A caveat, first up, if you’re hyperventilating about the headline: “Safe” is a relative term. The fact of the matter is that all the science and evidence suggests that covid 19 poses little to no threat to school age children. The truth is that schools are, and always have been, safe, at least for children. But that, of course, is not what “schools are safe” actually meant.
“Schools are safe” meant, and was intended to mean, that Covid 19 did not transmit much, and could not circulate, as a result of schools being open.
That was a very important line for Government, and its advisors, to take. Politically, having schools open was vital. Few parts of lockdown were more unpopular than the closing of schools, and online learning. Keeping them open during some of the prior covid waves meant it was necessary to reassure the covid hyper cautious that schools were not contributing to the dreaded daily case numbers.
In all of this, of course, concerns for the health of teachers – even deeply at risk, immunocompromised teachers – were, at least in the public mind, largely secondary.
The problem is that as lines go, it has never – not even from day one – made any sense. It’s just another one of those slogans that we learn by rote in Ireland, and repeat ad nauseum, because it suits us to believe it. Look at these figures:
Thousands of primary pupils and teachers are out sick with Covid every day, as infection levels soar.
In the first two weeks of this month, a minimum of 3,726 pupils and 605 teachers tested positive – and that was only in a survey of about a quarter of primary schools.
A gloomy snapshot of infection levels, teacher absences and the extent of the substitution crisis in the primary sector has emerged in an Irish National Teachers’ Organisation (INTO) survey.
📣INTO snapshot survey – Covid-19 & substitution
From 16 to 18 Nov, we conducted a survey of 3,100 school principals to assess the level of infection they were aware of in school communities & the extent of the sub crisis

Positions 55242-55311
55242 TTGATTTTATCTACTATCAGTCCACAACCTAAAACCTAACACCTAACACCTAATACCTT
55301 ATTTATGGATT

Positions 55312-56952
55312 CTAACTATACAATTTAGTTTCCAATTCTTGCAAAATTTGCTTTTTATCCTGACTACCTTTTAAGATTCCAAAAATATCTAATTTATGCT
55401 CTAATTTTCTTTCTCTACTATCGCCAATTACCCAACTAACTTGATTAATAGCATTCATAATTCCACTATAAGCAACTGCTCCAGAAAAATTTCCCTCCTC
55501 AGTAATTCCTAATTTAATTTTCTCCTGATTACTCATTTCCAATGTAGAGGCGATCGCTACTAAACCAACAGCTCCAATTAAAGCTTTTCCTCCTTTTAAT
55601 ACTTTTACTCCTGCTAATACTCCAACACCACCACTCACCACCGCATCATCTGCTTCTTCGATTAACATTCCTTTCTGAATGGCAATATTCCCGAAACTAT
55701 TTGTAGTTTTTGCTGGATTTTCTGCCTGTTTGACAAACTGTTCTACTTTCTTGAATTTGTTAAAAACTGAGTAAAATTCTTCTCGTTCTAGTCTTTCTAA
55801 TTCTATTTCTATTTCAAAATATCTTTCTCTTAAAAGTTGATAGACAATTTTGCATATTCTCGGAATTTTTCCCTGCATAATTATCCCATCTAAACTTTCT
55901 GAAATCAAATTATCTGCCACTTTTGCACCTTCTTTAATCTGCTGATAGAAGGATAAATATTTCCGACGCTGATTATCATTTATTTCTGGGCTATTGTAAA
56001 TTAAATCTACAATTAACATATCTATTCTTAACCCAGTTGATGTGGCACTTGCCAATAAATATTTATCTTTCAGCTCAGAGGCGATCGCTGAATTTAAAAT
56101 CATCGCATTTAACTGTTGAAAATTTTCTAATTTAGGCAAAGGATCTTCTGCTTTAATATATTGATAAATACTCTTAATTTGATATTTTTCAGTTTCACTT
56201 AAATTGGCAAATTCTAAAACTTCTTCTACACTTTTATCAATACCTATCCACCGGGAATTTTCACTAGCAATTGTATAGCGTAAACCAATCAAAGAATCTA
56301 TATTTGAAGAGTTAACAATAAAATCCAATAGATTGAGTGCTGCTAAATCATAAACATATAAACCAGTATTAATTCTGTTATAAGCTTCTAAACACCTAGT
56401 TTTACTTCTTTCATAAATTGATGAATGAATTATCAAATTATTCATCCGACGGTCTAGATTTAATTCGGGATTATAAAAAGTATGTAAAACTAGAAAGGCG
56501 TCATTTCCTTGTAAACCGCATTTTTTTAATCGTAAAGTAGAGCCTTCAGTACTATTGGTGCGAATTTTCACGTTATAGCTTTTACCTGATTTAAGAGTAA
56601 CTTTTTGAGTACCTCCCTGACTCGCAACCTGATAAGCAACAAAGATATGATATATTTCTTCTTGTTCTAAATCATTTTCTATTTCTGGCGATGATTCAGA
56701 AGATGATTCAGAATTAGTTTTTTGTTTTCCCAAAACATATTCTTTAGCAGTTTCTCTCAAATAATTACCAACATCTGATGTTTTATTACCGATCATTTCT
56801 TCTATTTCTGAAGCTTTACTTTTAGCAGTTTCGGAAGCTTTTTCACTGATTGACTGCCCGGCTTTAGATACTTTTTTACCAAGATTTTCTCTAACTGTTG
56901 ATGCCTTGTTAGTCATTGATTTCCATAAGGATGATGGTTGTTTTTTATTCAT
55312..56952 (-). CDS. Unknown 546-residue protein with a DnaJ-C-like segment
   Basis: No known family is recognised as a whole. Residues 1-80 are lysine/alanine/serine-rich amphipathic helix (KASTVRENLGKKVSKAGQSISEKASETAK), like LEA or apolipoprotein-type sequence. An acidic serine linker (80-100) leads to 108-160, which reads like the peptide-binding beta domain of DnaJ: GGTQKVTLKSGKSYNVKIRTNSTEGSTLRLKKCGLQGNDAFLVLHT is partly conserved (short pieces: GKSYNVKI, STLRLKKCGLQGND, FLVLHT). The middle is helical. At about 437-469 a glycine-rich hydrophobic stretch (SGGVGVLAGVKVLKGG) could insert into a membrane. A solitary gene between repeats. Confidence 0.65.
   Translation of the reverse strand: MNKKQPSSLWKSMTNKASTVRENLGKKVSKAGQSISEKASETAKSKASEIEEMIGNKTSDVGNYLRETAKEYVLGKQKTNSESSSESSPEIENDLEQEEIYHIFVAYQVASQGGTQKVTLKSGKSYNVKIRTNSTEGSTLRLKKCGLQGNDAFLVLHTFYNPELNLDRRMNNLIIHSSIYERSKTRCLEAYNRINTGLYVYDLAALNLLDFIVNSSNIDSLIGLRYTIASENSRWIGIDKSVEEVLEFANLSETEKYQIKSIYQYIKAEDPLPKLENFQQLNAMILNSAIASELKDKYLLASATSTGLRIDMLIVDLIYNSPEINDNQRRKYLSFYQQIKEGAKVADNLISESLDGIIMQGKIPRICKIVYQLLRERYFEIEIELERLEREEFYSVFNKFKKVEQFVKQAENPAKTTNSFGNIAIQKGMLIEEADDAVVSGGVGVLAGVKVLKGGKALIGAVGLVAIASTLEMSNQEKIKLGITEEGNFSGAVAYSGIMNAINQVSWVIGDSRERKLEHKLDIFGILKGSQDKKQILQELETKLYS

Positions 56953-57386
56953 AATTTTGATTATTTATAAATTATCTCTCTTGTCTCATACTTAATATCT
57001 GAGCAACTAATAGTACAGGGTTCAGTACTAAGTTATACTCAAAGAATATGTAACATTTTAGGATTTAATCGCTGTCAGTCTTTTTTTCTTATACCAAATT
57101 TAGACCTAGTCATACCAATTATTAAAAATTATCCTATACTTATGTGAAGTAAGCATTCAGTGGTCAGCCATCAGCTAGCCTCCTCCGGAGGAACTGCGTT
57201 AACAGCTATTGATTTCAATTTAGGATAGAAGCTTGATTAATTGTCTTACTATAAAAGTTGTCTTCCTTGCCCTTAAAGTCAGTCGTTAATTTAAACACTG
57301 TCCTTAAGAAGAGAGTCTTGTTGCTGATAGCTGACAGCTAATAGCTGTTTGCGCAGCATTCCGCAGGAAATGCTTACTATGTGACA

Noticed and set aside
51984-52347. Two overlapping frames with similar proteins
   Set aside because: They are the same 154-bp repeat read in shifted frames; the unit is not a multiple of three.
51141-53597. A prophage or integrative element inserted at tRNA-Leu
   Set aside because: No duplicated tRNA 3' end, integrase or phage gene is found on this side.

— INTO (Irish National Teachers' Organisation) (@INTOnews) November 22, 2021
Some people, of course, will dismiss those figures on the basis that they come from the INTO, and, for some reason, there is no more irrationally hated group in Ireland than Teacher’s Unions. But nobody can, or has, credibly disputed those figures.
Which leaves you wondering: How can those figures be reconciled, in any way, with repeated assurances for two years from Government, and NPHET alike, that “schools are safe”? The only rational conclusion is that it was, and is, bull.
The other reaction will be to claim that schools were safe, but then, the removal of contact tracing magically made them unsafe. Whether this is true or not can neither be proved, nor disproved (many teachers complained, for example, that “contact tracing” had a funny tendency to claim that six sick children in one classroom all picked Covid up outside the school, rather than inside it) but it does tend to reinforce the point that Government, not the public, is to blame for the current case surge.
It should also make us look rather more sceptically at what the Government claims. In Ireland, we have an unfortunate habit of picking up mantras, and repeating them endlessly, just because they suit the establishment narrative at the time. For example: The same people who bored us all to death with “schools are safe” are largely the same people who can now be found endlessly bleating about “the pandemic of the unvaccinated”, even though the evidence for that, when you look at it, is every bit as thin.
The evidence would tend to suggest that “schools are safe” was always nonsense. If they were safe, after all, schools would never have been closed when they were, for as long as they were. The phrase was developed solely and only to make people feel safer about re-opening them.
This habit of dodgy mantras becoming uncontested fact is a feature of Irish public life. You can find them almost everywhere: The meaningless phrase “Ireland at the heart of Europe”, for example, is factually impossible, and provides almost no insight into what our relationship with Europe should, or could, be. It’s just one of those things that makes people in South Dublin feel better about not being British.
“A Just Transition”, when talking about climate change, is another. Nobody knows what it means. But it makes people feel better, even as they inflict brutal carbon taxes on poor people who are trying to heat their homes. Just indeed.
On, and on, it goes. “Schools are safe” was, and is, nonsensical. The present data shows that definitively. But in Ireland, we bleated it out as if it were a response to the prayers of the faithful, and almost no dissent on the subject was countenanced.
That’s how we do things, here. And then, when it turns out we were wrong, we forget all about it, and pretend it never happened.